File Under: Social

New Facebook Features Show It’s Still Finding Its Real-Time Legs

Facebook has made two major changes to the way it displays real-time data about user activity on its platform — one for publishers to help track the spread viral content, and one change that affects how people see updates from their friends.

The site has enhanced its Share feature — the tiny “Share this on Facebook” widgets seen at the bottom of blog posts, videos and photos — to include live stats tracking. Starting Monday, publishers can see a live count of how many times a particular post or piece of media has been shared on Facebook.

The new live stats counter for Facebook Share closely mimics Tweetmeme‘s popular “Retweet” badges, or the live widgets that show the number of Diggs or up-votes on Reddit a piece of content has accumulated.

Facebook Share is getting some analytics tools, too. In addition to learning how many times Facebook users have shared a post, publishers can also see whenever somebody “likes” the shared post, leaves a comment, or clicks back to the original site from within Facebook.

It’s not the only tweak to Facebook’s real-time data flow the company has made to its site within the last few days.

On Friday, the Facebook home page for logged-in users was redesigned to show a filtered stream of updates. Rather than just showing a stream of every status update, every post and every “like” from within their network, Facebook users can now choose between a streamlined, filtered view and a raw, unfiltered view.

This change basically incorporates the old “Highlights” feed — the most important posts from your friends — into the main News Feed. The result is a stream of the most interesting or important stuff that’s been posted within the past couple of days.

click for largerThe new filtered News Feed is now the default. The more times a post is commented on or liked, the more “popular” it becomes. An algorithm determines what goes into the feed and what stays hidden. The old “Highlights” box is being removed, as it’s now redundant.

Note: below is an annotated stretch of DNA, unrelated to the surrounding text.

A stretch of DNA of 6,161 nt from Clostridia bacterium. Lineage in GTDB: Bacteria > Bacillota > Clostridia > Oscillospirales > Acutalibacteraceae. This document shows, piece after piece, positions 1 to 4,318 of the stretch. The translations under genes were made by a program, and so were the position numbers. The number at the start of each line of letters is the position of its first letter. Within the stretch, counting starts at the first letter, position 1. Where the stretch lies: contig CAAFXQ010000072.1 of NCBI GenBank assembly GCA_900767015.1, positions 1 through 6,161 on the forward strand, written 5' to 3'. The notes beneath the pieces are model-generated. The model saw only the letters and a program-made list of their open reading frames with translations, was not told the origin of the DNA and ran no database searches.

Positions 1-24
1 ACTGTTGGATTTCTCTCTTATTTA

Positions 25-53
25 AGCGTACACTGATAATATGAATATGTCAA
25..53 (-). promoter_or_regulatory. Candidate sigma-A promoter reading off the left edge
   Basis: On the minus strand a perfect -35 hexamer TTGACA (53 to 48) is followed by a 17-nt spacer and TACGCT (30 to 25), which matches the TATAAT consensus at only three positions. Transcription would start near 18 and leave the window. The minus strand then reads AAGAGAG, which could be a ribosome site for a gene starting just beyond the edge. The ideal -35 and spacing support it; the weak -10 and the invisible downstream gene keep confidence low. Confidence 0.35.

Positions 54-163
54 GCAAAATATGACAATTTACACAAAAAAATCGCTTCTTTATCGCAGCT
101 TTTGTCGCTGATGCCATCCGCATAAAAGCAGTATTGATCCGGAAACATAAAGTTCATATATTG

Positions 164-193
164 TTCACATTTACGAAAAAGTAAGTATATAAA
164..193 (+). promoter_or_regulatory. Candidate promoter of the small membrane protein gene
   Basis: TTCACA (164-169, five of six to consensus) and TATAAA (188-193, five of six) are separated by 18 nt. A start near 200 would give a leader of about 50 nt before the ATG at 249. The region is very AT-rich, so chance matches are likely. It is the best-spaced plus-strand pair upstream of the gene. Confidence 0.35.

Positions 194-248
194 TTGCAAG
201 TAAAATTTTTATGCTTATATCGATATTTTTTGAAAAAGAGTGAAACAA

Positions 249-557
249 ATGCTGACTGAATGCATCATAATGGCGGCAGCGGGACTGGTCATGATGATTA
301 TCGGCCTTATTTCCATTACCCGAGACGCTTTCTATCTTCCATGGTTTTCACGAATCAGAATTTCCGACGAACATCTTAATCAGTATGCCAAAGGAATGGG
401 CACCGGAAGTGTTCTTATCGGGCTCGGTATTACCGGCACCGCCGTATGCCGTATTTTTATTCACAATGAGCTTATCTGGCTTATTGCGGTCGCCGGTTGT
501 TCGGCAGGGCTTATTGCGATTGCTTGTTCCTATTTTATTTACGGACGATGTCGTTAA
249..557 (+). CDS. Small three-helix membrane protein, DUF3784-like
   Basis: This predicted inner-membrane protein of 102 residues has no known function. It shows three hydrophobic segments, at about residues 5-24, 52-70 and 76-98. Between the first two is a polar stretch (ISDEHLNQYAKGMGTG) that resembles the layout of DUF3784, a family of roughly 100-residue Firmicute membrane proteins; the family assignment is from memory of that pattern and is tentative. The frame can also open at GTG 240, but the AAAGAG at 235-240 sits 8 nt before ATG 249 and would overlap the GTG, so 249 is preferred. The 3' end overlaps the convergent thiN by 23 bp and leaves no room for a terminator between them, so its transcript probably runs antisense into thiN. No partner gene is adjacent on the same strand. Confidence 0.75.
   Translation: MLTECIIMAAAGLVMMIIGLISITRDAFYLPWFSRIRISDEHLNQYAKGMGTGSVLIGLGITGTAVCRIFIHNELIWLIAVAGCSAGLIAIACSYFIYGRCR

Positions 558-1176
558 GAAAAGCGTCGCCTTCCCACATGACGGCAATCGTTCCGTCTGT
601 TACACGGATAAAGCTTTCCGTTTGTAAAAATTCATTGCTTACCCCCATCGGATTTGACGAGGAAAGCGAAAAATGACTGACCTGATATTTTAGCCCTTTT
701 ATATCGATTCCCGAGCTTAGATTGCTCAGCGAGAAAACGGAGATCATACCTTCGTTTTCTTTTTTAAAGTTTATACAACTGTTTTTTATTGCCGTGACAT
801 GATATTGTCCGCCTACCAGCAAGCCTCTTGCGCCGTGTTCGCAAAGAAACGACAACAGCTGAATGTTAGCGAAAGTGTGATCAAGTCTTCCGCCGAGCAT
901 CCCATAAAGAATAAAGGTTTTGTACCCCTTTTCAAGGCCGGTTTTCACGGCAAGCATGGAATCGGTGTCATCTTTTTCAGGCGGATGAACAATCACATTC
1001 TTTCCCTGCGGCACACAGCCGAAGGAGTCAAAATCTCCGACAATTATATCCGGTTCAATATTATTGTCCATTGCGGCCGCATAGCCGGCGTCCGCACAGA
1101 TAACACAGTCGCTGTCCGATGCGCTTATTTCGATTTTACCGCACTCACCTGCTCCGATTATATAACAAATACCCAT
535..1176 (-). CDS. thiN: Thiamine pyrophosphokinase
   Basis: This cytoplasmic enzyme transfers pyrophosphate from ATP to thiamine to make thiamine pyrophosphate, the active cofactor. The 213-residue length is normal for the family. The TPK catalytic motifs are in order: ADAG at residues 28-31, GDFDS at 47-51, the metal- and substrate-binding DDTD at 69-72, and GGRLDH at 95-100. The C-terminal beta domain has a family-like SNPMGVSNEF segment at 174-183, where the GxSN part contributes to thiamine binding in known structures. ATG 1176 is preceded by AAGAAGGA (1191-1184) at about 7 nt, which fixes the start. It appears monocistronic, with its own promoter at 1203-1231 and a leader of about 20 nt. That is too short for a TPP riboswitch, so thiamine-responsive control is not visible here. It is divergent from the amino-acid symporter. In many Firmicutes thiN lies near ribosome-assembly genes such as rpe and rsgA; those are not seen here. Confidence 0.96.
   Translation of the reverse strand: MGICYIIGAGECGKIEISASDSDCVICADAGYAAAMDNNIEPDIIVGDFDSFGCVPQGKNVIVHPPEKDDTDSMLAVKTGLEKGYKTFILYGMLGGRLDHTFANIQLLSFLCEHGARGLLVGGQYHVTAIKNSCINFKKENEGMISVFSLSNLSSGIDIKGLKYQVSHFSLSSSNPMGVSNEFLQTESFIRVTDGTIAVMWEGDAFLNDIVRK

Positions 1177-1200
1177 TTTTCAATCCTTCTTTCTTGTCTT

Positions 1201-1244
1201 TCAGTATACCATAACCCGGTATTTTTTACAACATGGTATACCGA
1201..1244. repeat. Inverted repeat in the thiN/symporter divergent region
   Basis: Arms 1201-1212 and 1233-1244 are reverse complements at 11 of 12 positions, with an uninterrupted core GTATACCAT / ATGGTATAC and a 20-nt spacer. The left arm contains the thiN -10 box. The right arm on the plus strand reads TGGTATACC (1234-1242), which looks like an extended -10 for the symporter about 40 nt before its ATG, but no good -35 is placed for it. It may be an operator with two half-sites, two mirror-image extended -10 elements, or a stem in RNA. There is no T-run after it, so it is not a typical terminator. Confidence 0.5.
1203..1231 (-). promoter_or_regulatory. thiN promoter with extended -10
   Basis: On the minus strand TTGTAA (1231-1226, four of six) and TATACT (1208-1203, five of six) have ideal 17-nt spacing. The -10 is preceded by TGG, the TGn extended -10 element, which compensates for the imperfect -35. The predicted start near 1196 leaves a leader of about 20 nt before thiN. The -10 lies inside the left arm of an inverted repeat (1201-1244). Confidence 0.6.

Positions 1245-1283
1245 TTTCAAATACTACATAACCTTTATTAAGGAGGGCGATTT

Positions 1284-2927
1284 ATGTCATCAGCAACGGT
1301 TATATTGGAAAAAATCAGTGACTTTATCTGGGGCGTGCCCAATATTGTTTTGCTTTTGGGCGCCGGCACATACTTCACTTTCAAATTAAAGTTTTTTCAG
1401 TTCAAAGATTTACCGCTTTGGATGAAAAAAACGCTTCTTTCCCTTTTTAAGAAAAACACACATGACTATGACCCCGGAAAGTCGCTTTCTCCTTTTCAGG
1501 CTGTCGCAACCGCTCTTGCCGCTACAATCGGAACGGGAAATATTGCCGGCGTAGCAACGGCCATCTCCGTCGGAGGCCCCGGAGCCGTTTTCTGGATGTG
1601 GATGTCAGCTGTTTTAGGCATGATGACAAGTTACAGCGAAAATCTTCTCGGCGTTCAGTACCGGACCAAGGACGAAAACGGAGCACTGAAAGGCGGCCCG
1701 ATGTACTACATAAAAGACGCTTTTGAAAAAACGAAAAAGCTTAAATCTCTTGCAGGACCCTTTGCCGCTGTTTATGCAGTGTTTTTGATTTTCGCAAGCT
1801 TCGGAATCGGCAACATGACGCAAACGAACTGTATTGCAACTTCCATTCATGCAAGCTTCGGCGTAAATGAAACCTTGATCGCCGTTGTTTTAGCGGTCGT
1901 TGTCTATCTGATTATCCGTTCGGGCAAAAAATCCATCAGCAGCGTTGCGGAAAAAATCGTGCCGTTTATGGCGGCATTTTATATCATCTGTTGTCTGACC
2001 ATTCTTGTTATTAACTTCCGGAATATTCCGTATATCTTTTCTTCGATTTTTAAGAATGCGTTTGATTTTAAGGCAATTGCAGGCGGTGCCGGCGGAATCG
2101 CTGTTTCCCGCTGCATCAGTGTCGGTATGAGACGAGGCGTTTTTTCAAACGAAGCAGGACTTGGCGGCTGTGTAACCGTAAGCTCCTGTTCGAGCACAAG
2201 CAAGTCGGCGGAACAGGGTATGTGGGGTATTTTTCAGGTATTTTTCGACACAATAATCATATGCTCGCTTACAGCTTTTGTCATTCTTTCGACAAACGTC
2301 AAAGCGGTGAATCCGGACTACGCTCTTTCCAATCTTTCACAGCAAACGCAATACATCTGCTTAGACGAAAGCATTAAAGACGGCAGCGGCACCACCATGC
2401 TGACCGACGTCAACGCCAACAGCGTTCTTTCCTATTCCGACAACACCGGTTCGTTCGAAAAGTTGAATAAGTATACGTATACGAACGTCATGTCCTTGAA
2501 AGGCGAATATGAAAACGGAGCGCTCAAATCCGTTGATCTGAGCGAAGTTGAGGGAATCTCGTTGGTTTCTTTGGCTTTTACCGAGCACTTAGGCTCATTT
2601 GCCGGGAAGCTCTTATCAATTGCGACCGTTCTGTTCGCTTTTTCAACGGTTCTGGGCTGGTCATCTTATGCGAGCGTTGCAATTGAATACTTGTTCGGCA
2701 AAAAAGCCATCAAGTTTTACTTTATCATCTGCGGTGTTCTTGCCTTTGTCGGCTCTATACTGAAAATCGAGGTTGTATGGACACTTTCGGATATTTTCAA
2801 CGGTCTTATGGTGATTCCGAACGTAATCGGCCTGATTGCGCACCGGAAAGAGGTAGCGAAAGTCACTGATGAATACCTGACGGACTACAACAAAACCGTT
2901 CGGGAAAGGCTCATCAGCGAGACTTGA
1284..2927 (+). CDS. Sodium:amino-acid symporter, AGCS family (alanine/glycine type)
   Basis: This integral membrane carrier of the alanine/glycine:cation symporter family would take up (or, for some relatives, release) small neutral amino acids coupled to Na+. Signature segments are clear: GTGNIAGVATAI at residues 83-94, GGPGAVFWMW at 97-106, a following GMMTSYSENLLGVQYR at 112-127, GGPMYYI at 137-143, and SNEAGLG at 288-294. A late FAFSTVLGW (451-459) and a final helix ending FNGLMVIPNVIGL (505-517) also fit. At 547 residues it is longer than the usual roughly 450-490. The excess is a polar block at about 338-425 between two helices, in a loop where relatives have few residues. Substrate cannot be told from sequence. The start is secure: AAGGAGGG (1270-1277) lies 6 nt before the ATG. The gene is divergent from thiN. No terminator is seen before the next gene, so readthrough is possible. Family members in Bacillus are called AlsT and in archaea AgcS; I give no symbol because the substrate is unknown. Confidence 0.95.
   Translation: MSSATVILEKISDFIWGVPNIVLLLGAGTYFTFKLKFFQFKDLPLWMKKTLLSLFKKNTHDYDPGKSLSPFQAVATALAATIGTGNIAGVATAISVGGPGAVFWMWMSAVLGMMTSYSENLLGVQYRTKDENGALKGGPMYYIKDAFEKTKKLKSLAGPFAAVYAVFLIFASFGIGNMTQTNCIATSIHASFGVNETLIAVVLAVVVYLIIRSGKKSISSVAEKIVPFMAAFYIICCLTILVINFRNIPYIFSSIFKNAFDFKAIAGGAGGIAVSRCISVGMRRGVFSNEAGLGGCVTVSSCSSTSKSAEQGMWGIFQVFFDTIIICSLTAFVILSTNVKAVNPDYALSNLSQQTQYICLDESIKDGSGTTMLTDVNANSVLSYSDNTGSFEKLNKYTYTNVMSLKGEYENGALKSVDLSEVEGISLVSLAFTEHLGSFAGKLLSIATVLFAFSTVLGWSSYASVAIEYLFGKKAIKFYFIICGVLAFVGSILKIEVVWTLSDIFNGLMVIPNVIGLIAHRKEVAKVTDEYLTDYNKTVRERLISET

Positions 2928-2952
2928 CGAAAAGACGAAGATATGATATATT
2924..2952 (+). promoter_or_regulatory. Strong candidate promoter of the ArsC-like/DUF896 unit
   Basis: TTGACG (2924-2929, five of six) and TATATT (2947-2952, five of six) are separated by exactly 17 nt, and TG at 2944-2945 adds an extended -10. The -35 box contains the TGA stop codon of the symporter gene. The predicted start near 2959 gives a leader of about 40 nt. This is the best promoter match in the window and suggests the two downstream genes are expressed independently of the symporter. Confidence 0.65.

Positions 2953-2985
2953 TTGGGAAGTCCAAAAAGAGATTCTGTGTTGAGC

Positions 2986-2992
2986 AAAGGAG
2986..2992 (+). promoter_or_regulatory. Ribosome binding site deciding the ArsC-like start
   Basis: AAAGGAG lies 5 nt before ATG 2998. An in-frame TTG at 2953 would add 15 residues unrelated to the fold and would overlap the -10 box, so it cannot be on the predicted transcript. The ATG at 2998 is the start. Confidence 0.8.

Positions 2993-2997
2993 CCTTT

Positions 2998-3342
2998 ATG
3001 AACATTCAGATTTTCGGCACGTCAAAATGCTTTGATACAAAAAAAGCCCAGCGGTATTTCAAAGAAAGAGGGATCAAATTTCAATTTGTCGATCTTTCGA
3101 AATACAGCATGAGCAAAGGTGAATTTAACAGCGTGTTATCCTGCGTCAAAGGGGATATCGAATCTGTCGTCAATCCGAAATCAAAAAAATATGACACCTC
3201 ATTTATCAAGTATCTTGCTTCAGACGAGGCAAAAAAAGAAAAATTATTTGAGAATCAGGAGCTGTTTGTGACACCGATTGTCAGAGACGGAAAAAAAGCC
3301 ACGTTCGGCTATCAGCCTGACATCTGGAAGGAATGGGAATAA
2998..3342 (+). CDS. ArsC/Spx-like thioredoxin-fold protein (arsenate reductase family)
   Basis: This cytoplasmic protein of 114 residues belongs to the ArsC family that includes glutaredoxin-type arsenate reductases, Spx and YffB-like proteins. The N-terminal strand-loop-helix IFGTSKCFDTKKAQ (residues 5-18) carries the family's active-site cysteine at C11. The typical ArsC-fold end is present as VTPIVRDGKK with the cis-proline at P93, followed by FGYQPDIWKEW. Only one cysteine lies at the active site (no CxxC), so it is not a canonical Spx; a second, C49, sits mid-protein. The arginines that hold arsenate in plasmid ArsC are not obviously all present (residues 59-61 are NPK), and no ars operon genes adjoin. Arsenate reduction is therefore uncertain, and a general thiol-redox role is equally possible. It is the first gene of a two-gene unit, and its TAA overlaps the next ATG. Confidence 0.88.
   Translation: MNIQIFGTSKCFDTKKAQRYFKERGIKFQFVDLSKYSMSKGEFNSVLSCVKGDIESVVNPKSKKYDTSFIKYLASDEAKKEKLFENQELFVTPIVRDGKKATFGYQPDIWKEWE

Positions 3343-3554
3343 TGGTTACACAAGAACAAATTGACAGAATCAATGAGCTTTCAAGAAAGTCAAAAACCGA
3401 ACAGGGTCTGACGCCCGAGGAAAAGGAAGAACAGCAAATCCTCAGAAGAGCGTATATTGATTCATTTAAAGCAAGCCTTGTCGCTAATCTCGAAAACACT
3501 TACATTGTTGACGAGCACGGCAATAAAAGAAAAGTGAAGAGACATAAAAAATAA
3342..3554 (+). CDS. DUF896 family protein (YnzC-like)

The Live Feed, which can be accessed by clicking on the new “Live Feed” tab at the top of the home page, gives a more immediate, Twitter-like stream. It displays all of the recent activity, posts and updates from you and your friends, regardless of popularity.

The odd thing here is that one of these changes brings Facebook up to speed with its competitors in the real-time content sharing game, while the other change sets it back.

Publishers want to know how their content is doing out in the wild, so the new Share tools make sense.

But in altering the News Feed in the way it has, Facebook actually becomes less of a real-time news source for its users. By adding popularity filters, important stuff might not bubble up into your News Feed for hours or days. I just looked at my News Feed, and the newest item is four hours old. If I really want to know what my friends are doing, reading, liking and talking about right now, I have to switch over to the Live Feed. Luckily, this is as easy as one mouse click.

But what does this say about the proliferation of real-time data streams on the web? Publishers always want better real-time data, but do users? Are regular people by and large tired of the massive firehose of updates their favorite sites now all offer? Is it all becoming just too much?

If so, Facebook made the right move with the News Feed changes. If not, hey, there’s always the Live Feed option one click away. Or there’s Twitter. And if you want a real-time stream you can filter even more minutely, you can turn to FriendFeed or Cliqset or Plaxo Pulse.

If the changes to Facebook’s stream bothers you — and judging from the comments of my own Facebook friends, the changes aren’t being seen as that friendly — they are easy to alter. Facebook Insider has an excellent post showing how to change your feed settings. Additional tips are in the comments.

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